iEmergent, a Des Moines, Iowa-based market research, forecasting and advisory services firm for the financial services, mortgage and real estate industries, issued a first-quarter update to its formal 2010-2014 Mortgage Volume Forecast that was originally released in November, 2009. This update provides lending details regarding expected loan volumes and market behavior at the national, state, county and local community levels.
The updates to the forecast come at a crucial time for the mortgage lending and banking industry as the housing finance market continues to struggle against continued high levels of unemployment, tightened credit and lending standards, unstable home prices, rising interest rates and a continuing increase in delinquencies and foreclosures. Highlights of the updated national forecast indicate that 2010 home financing opportunities, which many experts hoped had reached their lowest in 2009, will remain mired in a sluggish trough in 2010:
►Total purchase volume: 2.99 million loans for $556.9 billion
►Refinance volume range: 2.77 million loans for $531.1 billion (low range)/3.35 million loans for $643.0 billion (high range)
►Total mortgage volume: 5.76 million loans for $1.09 trillion (low range)/6.34 million loans for $1.20 trillion (high range)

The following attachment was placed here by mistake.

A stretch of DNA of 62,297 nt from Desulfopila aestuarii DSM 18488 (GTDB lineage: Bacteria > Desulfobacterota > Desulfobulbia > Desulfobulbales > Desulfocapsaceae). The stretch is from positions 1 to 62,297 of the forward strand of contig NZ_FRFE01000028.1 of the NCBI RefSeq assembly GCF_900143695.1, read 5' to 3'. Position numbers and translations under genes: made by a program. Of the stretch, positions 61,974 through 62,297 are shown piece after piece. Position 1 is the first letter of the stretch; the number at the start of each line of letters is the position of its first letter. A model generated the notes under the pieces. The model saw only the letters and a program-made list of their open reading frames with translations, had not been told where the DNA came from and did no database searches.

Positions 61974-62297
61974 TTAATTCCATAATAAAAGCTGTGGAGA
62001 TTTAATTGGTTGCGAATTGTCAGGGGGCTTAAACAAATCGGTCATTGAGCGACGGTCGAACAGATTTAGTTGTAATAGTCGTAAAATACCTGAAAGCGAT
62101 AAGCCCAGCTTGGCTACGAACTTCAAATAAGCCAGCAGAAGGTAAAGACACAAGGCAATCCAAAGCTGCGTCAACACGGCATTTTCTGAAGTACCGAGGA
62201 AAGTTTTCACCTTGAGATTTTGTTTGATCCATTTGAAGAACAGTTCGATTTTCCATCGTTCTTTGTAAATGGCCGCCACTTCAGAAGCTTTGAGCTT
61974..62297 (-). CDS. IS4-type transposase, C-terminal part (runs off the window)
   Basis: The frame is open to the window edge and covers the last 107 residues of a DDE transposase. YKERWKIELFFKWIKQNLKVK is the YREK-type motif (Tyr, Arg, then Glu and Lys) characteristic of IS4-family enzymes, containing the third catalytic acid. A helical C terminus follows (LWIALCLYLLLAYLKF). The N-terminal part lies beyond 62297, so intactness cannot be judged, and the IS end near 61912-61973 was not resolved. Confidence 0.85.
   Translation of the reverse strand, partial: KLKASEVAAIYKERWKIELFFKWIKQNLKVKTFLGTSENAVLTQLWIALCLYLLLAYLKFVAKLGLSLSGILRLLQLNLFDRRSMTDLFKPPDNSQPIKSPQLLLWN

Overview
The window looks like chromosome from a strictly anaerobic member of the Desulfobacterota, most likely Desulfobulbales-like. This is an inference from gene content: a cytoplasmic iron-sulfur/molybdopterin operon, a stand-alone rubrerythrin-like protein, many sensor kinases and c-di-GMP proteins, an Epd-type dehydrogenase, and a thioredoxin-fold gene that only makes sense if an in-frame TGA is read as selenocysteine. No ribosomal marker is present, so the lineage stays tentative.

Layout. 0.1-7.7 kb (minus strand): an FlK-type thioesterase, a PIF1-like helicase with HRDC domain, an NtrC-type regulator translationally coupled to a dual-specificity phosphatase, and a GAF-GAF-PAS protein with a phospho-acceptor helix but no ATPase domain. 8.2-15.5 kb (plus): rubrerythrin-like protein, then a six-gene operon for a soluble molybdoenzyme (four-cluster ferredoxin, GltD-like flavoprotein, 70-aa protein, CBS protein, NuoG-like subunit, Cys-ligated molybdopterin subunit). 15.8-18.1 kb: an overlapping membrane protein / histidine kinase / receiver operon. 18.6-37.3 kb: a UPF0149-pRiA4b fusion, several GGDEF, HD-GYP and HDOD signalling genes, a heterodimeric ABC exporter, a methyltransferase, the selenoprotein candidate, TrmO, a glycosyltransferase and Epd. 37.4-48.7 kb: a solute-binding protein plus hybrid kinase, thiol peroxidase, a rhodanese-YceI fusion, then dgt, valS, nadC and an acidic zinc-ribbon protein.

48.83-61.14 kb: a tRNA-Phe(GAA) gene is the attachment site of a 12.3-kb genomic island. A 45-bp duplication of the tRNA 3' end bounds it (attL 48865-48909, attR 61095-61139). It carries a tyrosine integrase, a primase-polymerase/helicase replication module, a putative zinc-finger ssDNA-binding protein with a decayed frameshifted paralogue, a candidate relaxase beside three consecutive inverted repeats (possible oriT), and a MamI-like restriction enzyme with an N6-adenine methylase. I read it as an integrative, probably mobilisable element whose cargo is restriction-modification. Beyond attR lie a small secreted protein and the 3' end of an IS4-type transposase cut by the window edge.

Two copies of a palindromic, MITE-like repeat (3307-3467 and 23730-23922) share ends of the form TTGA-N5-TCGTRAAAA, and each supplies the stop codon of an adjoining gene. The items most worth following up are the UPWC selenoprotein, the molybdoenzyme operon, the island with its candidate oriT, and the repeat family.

These volume forecasts represent an estimated 4.8 percent decrease in purchase volume from 2009, and a 52 percent decrease or more in refinance activity, resulting in a purchase to refinance split of approximately 49 percent/51 percent. This projected decrease results from the severely constrained pool of 2010 potential homebuyers who might be eligible, able and willing to purchase or refinance a home. Despite the formation of one million new households this year, more than one-third of all U.S. households are no longer in the homebuyer pool, which has shrunk to levels lower than those experienced in the early 1990s.
“Lenders can expect to see spurts of increased mortgage activity as individual households act on low rates, stimulus efforts and/or their personal situations, but elevated volumes will be unsustainable and will diminish over time as the remaining household pools shrink faster than they can be replenished,” said Dennis Hedlund, president of iEmergent. “Consumers are saving more, wary of banks and worried about jobs and earnings stability.”
The current forecast of a flat or declining market for 2010 and potentially 2011 creates considerable risk for lenders of all sizes, especially those that relied heavily on refinance transactions in 2009. “Competing for home buyers and loan originations in flat or declining markets is essentially a local, zero-sum game, where loan acquisition efficiency is crucial,” said Hedlund. “The ability of lenders to turn quantitative market analytics and forecasts into new and more effective lending strategies that are matched to their local markets is fundamental to survival over the next two years.”
For more information, visit www.iemergent.com.